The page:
Much of the following is from Ukiah Smith. I reviewed and updated the information and links.
Hosting Go web applications and APIs are a bit different than hosting PHP applications. Where a PHP file can be uploaded to a server, anywhere in the web root, and it will be interpreted and executed by the web server. Go is different. A Go application normally is a long-running process, waiting for connections when it’s not processing requests. The apps need to listen on port 80 or alternatively use a proxy to a front-end server.
Because Go applications need permission to listen on port 80, they don’t work well on a shared host. There are hosting solutions though, they range in scope and size from VPS providers, platform providers, and specialized platforms. Each offering a variety of features and options to fit any need.
The VPS (Virtual Private Server) is a fully self-managed server virtualized on the host provider’s server. These are classified as IaaS (Infrastructure as a Service), the lowest level in the cloud services hierarchy. IaaS offers full control over the whole software stack. In effect, it is a full Linux server, root and all. With this freedom and control comes the responsibility of managing it. Linode does offer a managed service as an add-on.
I have several websites on my VPS running on Apache. Because I wanted to keep my existing sites I set up my Go web applications to proxy back to Apache, the apps then listen on localhost for incoming connections. This allows my existing sites and Go apps to live together in harmony.
The power of having a VPS is your ability to customize your install any way you like. Using Docker, lightweight Linux containers, you can containerize your Go app. The Docker container can be used locally for development and deployed to live. Because the container is self-contained deployment is simplified. Docker is flexible enough that you can continue to use Apache/Nginx as a front-end proxy to the application.
Heroku is a PaaS (Platform-as-a-Service) provider that supports Go through a third-party build pack. These build packs are a shim layer that adds language support to the core PaaS server. Heroku supports a few of their own build packs but allows for third-parties to create their own to extend the usefulness of their service.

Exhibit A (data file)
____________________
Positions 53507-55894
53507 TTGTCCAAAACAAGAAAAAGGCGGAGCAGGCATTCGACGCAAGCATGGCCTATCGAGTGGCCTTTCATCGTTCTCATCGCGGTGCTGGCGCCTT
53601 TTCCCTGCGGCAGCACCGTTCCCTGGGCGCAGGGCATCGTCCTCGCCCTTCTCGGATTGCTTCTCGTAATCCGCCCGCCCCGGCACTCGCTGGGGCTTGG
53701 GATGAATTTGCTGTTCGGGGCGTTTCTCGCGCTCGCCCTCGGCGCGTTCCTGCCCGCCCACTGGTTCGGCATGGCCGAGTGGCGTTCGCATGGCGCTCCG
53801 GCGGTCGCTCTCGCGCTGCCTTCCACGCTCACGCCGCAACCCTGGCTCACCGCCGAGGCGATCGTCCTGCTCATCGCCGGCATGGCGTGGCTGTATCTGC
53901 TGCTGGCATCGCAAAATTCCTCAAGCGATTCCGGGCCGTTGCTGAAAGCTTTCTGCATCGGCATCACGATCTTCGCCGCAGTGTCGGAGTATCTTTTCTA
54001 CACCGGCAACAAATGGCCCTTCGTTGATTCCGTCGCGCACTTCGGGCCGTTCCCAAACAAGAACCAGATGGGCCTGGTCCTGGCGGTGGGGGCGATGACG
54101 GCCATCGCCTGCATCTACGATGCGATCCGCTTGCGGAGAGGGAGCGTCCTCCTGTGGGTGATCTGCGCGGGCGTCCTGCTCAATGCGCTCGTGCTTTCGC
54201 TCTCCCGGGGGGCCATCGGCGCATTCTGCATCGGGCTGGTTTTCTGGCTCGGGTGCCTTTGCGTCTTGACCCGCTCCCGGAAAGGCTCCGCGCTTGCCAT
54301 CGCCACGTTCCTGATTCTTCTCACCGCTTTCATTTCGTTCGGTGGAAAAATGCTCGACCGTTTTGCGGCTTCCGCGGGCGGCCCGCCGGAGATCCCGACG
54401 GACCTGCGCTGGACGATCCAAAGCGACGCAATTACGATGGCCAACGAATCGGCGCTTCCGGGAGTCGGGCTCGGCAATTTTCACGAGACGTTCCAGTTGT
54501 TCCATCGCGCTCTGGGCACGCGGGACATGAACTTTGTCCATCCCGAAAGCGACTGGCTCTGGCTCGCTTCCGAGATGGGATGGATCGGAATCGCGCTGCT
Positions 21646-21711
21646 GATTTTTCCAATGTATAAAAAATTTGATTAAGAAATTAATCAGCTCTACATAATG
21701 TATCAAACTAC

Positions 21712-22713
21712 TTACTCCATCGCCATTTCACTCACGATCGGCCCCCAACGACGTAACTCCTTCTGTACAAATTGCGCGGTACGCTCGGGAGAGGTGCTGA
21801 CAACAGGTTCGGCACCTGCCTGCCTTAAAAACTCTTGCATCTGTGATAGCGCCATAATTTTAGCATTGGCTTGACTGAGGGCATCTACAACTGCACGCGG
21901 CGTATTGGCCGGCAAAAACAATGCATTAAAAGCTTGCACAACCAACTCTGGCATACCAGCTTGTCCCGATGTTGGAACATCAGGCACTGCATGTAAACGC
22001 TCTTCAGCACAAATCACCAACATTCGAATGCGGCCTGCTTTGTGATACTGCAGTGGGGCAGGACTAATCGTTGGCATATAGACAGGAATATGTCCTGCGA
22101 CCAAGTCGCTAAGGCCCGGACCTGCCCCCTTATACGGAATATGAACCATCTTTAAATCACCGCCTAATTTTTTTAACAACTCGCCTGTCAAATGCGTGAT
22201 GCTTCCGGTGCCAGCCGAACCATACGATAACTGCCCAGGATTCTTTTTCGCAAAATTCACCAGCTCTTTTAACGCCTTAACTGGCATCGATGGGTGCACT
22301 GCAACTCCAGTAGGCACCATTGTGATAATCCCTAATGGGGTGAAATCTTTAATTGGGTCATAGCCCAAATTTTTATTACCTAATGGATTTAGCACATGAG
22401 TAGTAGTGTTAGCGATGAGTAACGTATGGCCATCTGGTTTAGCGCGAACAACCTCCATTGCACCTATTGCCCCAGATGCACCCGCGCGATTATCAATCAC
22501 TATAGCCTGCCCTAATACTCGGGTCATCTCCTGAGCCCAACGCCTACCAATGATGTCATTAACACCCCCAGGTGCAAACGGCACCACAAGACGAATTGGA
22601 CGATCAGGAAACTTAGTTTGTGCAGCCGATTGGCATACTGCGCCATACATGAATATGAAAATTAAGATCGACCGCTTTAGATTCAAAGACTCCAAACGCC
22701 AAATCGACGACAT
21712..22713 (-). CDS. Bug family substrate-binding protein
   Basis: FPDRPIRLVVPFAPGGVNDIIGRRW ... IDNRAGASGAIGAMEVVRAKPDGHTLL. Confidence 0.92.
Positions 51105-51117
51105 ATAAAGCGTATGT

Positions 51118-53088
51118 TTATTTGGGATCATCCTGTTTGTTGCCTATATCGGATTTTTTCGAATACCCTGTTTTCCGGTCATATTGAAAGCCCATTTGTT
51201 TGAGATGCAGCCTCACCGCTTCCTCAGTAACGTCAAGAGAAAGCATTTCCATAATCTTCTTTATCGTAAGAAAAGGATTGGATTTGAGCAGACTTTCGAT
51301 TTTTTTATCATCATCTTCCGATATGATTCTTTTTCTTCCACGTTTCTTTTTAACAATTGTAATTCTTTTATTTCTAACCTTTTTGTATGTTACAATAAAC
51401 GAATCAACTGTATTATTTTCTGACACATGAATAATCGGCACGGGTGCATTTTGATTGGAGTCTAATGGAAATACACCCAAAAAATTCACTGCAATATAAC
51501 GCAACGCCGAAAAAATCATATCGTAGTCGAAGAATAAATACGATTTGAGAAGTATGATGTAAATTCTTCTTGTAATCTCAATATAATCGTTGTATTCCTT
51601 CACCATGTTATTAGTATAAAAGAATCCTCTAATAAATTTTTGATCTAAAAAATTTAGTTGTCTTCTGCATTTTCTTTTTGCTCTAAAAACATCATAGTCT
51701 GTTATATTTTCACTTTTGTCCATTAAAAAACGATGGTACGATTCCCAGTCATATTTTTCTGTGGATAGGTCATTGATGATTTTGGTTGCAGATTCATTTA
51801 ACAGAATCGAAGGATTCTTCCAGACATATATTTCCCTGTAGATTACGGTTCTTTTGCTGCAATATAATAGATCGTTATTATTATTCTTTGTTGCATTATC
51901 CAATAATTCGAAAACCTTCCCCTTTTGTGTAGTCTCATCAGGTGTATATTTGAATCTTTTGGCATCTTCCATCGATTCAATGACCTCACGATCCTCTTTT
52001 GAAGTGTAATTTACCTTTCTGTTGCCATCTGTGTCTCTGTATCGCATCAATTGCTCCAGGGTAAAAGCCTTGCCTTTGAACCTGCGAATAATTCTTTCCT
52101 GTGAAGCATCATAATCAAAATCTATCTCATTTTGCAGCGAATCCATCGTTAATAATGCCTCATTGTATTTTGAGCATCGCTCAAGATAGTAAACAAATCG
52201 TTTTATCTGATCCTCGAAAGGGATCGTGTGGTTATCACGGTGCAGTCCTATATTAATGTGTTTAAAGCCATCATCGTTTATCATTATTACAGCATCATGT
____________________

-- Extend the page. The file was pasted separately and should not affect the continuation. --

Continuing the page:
Heroku is a PaaS, which means you don’t have as much control over the lower layers of the server as you would with a VPS. Instead, you use the Heroku command-line program to interact with the server and git to deploy. This offers control of your application without the hassle of having to fully manage a server.
Google App Engine
App Engine is Google’s cloud PaaS. It sits somewhere between Heroku’s service and fully managed SaaS apps. It allows you to create customized applications and run them on App Engine without being concerned with the database, operating system and software upgrades, security, and uptime. Like Heroku it allows you to focus on your app and Google takes care of the rest, but it also takes care of the datastore.
The good news is that App Engine supports Go as a first-class language. The drawback is that Go apps written for App Engine use their API, which makes them difficult to move to another hosting solution should the need arise.
All the choices
There are several options for hosting Go. Each type has benefits and drawbacks; which really depends on your personal needs. Those of you who want more control will go with a VPS provider like Linode. Where those of you who only care about the application you are creating will choose Heroku or App Engine. With so many options the price will be reasonable and features competitive enough that you should find a good solution.
Thanks to Brian Ketelsen (@bketelsen) for looking over this post.
Edit: Other options I didn’t know about
Source: Ukiah Smith